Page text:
Drug and dye release profiles of functional IONPs (5) in PBS (pH = 7.4) at 37 °C. Release of Taxol (A & B) and DiI (C & D) were observed in the presence of an esterase enzyme (A & C) and at pH 4.0 (B & D).
Taken together, these results make our folate-decorated-IONP (5) an important drug carrier, as it can rapidly release Taxol and therefore induce cell death only upon targeted cell internalization. Furthermore, the acidic microenvironment of most tumors could enhance the release of Taxol and dye from the nanoparticle into the tumor to facilitate the monitoring of tumor regression by MR and optical imaging. Also, by modifying the targeting moiety of the theranostic IONP’s surface, other carcinomas may be targeted, while obtaining important spatiotemporal information for clinical decision making.
For in vivo
imaging applications, nanoparticles with excitation and emission in the near infrared region (650–900 nm) are needed for deep tissue fluorescence imaging.[17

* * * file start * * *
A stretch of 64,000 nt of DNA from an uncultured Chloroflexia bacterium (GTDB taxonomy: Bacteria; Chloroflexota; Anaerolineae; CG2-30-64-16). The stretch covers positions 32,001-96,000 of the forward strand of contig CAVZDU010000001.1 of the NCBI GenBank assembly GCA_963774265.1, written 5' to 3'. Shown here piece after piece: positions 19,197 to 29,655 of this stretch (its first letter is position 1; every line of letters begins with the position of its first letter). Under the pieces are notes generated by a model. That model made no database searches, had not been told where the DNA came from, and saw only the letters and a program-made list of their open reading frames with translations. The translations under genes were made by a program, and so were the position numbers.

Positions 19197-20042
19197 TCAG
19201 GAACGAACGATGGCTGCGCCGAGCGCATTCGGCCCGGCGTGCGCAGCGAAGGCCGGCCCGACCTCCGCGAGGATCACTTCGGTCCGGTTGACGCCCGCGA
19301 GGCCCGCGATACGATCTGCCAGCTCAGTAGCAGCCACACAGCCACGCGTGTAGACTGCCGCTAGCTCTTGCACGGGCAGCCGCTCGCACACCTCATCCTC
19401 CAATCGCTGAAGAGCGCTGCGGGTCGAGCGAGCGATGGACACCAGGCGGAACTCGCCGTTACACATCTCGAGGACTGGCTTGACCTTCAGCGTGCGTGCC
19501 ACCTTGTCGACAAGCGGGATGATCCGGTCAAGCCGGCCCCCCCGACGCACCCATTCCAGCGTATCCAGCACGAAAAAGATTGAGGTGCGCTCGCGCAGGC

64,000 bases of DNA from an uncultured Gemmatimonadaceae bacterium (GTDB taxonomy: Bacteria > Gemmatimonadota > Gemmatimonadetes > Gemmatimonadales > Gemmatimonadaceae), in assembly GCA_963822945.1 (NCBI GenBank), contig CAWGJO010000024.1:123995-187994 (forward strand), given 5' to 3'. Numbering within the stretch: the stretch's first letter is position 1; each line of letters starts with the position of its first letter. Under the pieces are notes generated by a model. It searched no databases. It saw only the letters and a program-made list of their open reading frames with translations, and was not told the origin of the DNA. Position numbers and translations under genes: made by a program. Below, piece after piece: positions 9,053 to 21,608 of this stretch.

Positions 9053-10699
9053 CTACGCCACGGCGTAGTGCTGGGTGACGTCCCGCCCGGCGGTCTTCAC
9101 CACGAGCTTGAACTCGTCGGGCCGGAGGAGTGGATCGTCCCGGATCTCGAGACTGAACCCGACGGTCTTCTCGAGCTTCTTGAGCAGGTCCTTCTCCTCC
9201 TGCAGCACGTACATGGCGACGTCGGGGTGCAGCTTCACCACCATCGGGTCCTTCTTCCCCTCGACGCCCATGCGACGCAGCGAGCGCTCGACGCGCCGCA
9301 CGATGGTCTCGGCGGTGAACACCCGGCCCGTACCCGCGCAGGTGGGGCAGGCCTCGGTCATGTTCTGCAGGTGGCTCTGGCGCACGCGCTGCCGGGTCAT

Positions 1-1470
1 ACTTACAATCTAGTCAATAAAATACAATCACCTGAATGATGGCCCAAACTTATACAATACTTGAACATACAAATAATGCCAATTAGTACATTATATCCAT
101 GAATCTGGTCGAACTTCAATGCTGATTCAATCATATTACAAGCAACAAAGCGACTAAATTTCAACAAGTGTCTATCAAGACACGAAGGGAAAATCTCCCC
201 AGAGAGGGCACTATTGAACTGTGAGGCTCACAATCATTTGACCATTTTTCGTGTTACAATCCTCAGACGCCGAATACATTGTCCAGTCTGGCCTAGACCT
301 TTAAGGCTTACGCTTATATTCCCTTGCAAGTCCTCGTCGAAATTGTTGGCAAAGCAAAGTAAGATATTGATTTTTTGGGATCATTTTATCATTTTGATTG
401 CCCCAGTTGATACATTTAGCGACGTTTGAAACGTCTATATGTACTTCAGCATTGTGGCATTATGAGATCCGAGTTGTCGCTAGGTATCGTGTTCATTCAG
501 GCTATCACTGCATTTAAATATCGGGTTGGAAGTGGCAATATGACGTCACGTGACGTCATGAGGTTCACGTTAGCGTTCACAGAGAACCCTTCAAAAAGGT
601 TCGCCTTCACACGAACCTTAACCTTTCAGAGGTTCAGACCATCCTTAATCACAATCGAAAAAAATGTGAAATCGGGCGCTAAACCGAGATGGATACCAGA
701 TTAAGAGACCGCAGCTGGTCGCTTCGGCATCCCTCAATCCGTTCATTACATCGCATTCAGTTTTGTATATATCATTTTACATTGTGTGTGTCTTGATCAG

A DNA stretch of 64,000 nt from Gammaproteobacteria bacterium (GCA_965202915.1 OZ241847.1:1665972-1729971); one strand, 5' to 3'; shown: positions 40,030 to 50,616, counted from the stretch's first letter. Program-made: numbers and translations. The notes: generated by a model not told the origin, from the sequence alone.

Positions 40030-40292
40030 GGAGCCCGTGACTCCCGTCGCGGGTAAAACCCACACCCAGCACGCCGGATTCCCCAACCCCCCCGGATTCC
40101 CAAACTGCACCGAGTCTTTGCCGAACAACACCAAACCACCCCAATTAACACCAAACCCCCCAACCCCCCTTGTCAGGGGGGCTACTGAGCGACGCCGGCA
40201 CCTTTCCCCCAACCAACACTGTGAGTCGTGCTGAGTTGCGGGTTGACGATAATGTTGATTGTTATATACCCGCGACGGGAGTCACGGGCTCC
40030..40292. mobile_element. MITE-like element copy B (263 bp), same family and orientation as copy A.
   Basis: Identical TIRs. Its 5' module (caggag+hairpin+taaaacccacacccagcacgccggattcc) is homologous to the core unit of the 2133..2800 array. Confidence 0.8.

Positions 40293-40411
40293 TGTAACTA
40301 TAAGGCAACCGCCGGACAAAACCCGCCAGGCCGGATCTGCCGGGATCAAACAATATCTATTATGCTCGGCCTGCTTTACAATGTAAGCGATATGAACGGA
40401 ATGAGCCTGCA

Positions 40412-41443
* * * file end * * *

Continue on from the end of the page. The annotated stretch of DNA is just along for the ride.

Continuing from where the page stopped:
] Towards this end, we encapsulated a near infrared dialkylcarbocyanine dye (DiR, excitation/emission: 751/780 nm) into the carboxylated (2-DiR) and folate-conjugated (4-DiR) IONPs, following the same synthetic protocol described for the synthesis of IONPs 2 and 4. UV/Vis studies corroborated the presence of the near infrared DiR dye within the nanoparticle’s PAA coating (Supporting information 8b
). To demonstrate the targeting capability of our functional near-infrared and folate-derivatized IONP (4-DiR) to folate receptor expressing cells and eventually assess their intracellular activity, we incubated A549 lung carcinoma cells with the (4-DiR) nanoparticle and imaged the cells using fluorescence imaging techniques.
In these studies, A549 cells (10,000 cells) were treated with either DiR-carrying carboxylated (2-DiR) or DiR-carrying folate-conjugated (4-DiR) IONPs (1.1 mg/mL) for 3 h. Next, the cells were washed with PBS and detached with trypsin. After centrifugation, the resulting cell pellets were simultaneously imaged using an indocyanine green (ICG) filter. No cell-associated near infrared fluorescence was observed in cells treated with the carboxylated (2-DiR) nanoparticles (Supporting Information 13A